for the Lord knows the way of the righteous, but the way of the wicked will perish.

Psalm 1:6

Clearly, God does not simply know about the way of the righteous in Psalm 1:6. Rather, the verse is saying that God loves and approves of the lives of the righteous, in contrast to the lives of the wicked.

“Before I formed you in the womb I knew you, and before you were born I consecrated you; I appointed you a prophet to the nations.”

Jeremiah 1:5

When Jeremiah 1:5 says that God “knew” Jeremiah, it is saying that God “consecrated” and “appointed” him. God “knew” Jeremiah in the sense that he chose to have a special relationship with Jeremiah; it was not a merely passive knowledge about Jeremiah.

“You only have I known of all the families of the earth; therefore I will punish you for all your iniquities.

Amos 3:2

Clearly, this passage is not saying that God only knew about the nation of Israel and he did not know anything about the other nations. Rather, the verse is clearly saying that God “knew” the nation of Israel in the sense that he chose to have a special relationship with it.

And then will I declare to them, ‘I never knew you; depart from me, you workers of lawlessness.’

Matthew 7:23

Obviously, Jesus “knew” about the people he was speaking to; otherwise, he would not be speaking to them. Thus, when Jesus says, “I never knew you” in Matthew 7:23, he is saying that he never had a loving relationship with them and because of this, they will suffer for their sins.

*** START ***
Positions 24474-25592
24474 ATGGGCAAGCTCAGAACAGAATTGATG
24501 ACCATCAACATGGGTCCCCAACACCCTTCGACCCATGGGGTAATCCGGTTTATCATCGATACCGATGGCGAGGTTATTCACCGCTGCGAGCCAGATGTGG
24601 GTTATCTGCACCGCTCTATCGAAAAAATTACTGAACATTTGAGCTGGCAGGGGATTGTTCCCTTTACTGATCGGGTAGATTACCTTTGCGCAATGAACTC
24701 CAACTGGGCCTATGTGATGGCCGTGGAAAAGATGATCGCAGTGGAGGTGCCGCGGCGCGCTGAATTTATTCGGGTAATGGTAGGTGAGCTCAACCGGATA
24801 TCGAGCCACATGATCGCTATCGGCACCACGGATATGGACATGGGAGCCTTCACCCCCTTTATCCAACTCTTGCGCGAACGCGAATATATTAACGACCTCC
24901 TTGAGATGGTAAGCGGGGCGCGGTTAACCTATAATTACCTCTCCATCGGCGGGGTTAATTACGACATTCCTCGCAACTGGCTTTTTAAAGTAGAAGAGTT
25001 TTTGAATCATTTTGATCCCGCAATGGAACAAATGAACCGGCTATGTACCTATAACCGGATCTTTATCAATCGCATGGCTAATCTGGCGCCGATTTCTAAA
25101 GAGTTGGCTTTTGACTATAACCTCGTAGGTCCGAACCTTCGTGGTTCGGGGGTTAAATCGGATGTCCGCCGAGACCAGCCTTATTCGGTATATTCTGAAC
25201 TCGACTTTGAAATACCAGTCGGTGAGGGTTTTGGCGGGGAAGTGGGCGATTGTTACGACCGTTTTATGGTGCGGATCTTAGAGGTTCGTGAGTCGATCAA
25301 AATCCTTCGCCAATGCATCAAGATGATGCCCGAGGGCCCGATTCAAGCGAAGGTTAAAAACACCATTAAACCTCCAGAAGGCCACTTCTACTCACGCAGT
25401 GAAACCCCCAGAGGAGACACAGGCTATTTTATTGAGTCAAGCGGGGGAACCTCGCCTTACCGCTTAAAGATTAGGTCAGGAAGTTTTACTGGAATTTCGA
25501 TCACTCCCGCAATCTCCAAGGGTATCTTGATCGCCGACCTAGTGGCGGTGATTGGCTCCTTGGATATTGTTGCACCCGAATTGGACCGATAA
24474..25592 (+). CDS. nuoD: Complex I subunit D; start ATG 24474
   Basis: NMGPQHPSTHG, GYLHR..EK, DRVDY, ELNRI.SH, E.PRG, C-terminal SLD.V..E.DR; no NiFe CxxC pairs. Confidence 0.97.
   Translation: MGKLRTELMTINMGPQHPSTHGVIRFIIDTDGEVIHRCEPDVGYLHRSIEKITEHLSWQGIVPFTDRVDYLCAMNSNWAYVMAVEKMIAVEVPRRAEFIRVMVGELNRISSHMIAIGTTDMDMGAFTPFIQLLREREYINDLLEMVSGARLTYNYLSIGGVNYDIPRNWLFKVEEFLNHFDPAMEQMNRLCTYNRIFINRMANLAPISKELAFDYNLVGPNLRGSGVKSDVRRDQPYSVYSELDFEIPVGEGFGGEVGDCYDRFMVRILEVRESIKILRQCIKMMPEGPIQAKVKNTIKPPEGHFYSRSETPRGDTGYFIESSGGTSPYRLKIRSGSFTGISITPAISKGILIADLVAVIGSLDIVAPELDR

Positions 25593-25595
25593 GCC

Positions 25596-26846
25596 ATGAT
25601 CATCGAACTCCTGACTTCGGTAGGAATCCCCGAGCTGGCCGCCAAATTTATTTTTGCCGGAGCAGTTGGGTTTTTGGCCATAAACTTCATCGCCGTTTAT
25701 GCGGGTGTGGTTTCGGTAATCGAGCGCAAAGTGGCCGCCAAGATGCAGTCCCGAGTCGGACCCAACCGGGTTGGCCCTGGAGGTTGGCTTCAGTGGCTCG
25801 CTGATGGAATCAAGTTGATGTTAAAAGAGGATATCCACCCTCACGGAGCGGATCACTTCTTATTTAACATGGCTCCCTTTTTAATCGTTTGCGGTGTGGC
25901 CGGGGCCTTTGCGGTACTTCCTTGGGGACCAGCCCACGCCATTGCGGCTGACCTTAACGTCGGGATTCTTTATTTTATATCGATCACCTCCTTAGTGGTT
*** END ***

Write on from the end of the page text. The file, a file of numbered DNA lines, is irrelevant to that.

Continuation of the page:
But if anyone loves God, he is known by God.

1 Corinthians 8:3

Clearly, this verse is saying that people who love God are “known” by God in the sense that God loves them and has a special relationship with them.

But now that you have come to know God, or rather to be known by God, how can you turn back again to the weak and worthless elementary principles of the world, whose slaves you want to be once more?

Galatians 4:9

Here, it is those who “know God” who are “known by God,” which implies that particular people are “known” by God in a special way that is different from a mere passive knowledge about them.

But God’s firm foundation stands, bearing this seal: “The Lord knows those who are his,” and, “Let everyone who names the name of the Lord depart from iniquity.”

2 Timothy 2:19

Again, it is clear that God does not merely know the fact of who belong to him. Rather, he loves and has a relationship with those who belong to him.

See what kind of love the Father has given to us, that we should be called children of God; and so we are. The reason why the world does not know us is that it did not know him.

1 John 3:1

Clearly, in 1John 3:1, the “world” knows about Christians. However, it does not “know” Christians in the sense that it does not have a loving relationship with them. Likewise, the world does not “know” God in the sense that it does not have a loving relationship with God.